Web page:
For every experience in life, there is a whisky to accompany it. Whether it’s a dram on your porridge or a glass by a fireside late at night, the joy of a good whisky collection is having a choice of a range of bottles to match your mood and the moment.
The tricky part is building the collection. Many whiskies are very rare; some are sold on allocation before they reach the open market. Single-cask bottlings from independent bottlers – which we’ve tasted for this article – come in such tiny quantities that they sell out very quickly.
These whiskies have been created by bottlers who have bought choice casks over the years. Sometimes they themselves have matured them, having bought the spirit directly from a distillery. Although many can no longer be found in retail, you can search them out on the secondary market – either through online forums and auctions, where the best prices will be found, or through specialist shops.
At the time of tasting, some of the whiskies listed here could be found online. I recommend snapping them up without delay. However, I suspect they will have already been sold and will need to be pursued on the secondary market. Two of the most respected auction sites are scotchwhiskyauctions.com and whisky.auction. As with all rare and expensive whiskies, you should beware of fakes; reputable auctioneers are adept at weeding out suspect bottles.
The joy of a good whisky collection is having a choice of a range of bottles to match your mood and the moment
Speyside is the region with the greatest number of distilleries and is prominently featured in our collection, although there is something for all palates. We have ex-bourbon cask-matured whisky from Glenlivet and Benriach for those who like sweeter vanilla and fudge flavours. For those who favour big Sherry bombs, there is a Glen Grant 30-year-old expression. Moving away from Speyside, we taste two fabulous Bunnahabhain expressions, of which the 1997 is unpeated and the venerable 50-year-old 1968 is a rare peated ex-Sherry cask. This last was our pick of the bunch.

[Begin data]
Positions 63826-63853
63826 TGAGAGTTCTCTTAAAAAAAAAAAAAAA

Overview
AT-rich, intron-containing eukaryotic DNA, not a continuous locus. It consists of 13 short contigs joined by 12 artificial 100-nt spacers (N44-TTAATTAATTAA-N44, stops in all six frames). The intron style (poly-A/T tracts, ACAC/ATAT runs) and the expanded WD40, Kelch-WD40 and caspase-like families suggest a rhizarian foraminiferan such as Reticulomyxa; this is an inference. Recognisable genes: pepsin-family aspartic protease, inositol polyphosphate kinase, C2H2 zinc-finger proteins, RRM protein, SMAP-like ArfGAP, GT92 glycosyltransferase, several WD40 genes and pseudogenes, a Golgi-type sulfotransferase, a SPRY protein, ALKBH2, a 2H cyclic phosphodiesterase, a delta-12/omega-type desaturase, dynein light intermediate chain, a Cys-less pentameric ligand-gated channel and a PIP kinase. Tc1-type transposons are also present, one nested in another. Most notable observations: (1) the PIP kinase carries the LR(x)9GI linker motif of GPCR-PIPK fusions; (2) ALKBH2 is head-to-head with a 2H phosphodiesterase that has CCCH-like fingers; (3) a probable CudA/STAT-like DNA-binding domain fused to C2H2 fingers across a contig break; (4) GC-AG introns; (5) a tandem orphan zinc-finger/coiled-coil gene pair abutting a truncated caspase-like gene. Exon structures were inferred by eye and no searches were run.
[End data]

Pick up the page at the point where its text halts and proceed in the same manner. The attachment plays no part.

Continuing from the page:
Ex-Sherry-cask whiskies are good to collect. They are very popular, though, and only 8–9% of casks are ex-Sherry, making them rarer than ex-bourbon. Aged ex-Sherry casks are rarer still, since they will be old casks rather than the seasoned casks produced in Jerez today purely for the Scotch industry.
All these examples of Scotch exhibit the characteristics of whiskies bottled at great age. We have included one Irish whiskey, which is gaining in popularity; single casks of Irish malt whiskey are becoming very collectible. Bushmills was, for some time, the only Irish distillery producing malt whisky, so single casks are hard to obtain.
Independent bottlings can offer great value for money and range of choice. Those featured here are some of the best examples, and those not normally bottled as single malts are great expressions of their respective distilleries.
Value for money doesn’t necessarily mean they are not as collectible as distillery bottlings. Most whiskies of 30 years or more coming from a single cask would represent a good investment, as long as their quality is known to be high. Those expressions rarely seen as distillery bottlings, such as the Auchroisk, are rare and highly collectible. Expressions from iconic distilleries such as Ardbeg will also come at a premium, because single-cask bottlings are also in short supply.